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Special Olympics Scores With RFID

The technology helps to facilitate the organization's Healthy Athletes initiative, which provides free health screenings for children and adults with intellectual disabilities.
By Bob Violino
Jun 22, 2009Special Olympics, based in Washington, D.C., is an international organization that promotes understanding, acceptance and inclusion of people with intellectual disabilities. Founded in 1968 by Eunice Kennedy Shriver, the organization holds year-round sports training, athletic competitions and other programs for more than three million children and adults in 175 countries. In so doing, Special Olympics provides opportunities to those with intellectual disabilities, to develop physical fitness and confidence—and to realize their potential.

Special Olympics is a big believer in using the latest technology to improve processes and meet its goals. In 1997, the organization launched its Healthy Athletes initiative, a global effort to provide free health screenings to athletes in seven areas: vision, hearing, oral health, lifestyle, general fitness, podiatry and sports physicals. In 2003, the organization introduced the Healthy Athletes Software (HAS) database, a Web-based software program created to store the collected health-screening information. And in 2006, it began field-testing a radio frequency identification system, provided by Fudan Microelectronics of Shanghai, China, to facilitate the health screenings and transmit the information to the HAS database.

When athletes check in for an event, they are issued a Healthy Athlete Pass—an RFID-enabled ID card loaded with information such as their name, age and nationality.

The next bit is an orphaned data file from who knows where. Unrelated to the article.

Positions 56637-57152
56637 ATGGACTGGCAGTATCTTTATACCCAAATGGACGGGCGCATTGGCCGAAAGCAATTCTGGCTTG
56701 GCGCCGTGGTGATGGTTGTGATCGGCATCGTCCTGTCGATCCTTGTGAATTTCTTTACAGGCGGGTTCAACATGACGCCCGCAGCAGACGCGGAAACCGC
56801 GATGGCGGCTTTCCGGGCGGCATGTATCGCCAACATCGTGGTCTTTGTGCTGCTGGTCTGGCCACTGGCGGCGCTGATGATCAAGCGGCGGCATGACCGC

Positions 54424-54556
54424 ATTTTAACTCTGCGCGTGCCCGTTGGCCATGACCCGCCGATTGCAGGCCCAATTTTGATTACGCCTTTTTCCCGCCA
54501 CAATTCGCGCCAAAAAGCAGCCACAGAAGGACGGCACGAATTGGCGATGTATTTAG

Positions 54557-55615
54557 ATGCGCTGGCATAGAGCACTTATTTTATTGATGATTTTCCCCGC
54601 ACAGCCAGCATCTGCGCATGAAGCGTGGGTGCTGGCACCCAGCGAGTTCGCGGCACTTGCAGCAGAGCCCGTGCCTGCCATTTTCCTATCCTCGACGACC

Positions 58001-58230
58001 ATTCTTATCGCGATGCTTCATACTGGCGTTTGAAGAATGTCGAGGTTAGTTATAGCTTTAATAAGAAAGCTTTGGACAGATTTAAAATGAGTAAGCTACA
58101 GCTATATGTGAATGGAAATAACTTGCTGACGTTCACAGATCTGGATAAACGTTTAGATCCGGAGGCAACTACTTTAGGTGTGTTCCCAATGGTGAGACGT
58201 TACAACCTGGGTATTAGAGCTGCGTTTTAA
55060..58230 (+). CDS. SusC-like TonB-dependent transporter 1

Since its inception, the program has provided more than 700,000 health screenings to individuals in more than 100 countries, and trained more than 75,000 health-care professionals from around the world regarding specific health concerns. Special Olympics reports that it is now the largest public health organization for those with intellectual disabilities, who typically receive sub-standard health care—or virtually no health care at all.

The RFID system was deployed at the 2007 Special Olympics Shanghai World Summer Games, to reduce reliance on a paper-based system that was time-consuming and prone to errors. Volunteers typically had to rush to register the athletes for their physicals, and language barriers between entrants, volunteers and doctors from different countries sometimes led to misunderstandings. After the doctors added the screening results to the forms, the documents were collected and sent to a data-entry room, where the information was manually entered into the HAS database. Because the process involved handwritten information and manual data entry, says Aldis Berzins, Special Olympics' director of IT, there was a distinct possibility of the wrong information being introduced into patient records.

Now, when athletes check in for an event, they are issued a Healthy Athlete Pass—an RFID-enabled identification card loaded with information such as their name, age and nationality. The system not only automates the registration process, but also improves information management in the medical services department. In addition, the ID cards can be used for contactless access to sporting events and information kiosks at Special Olympics games.
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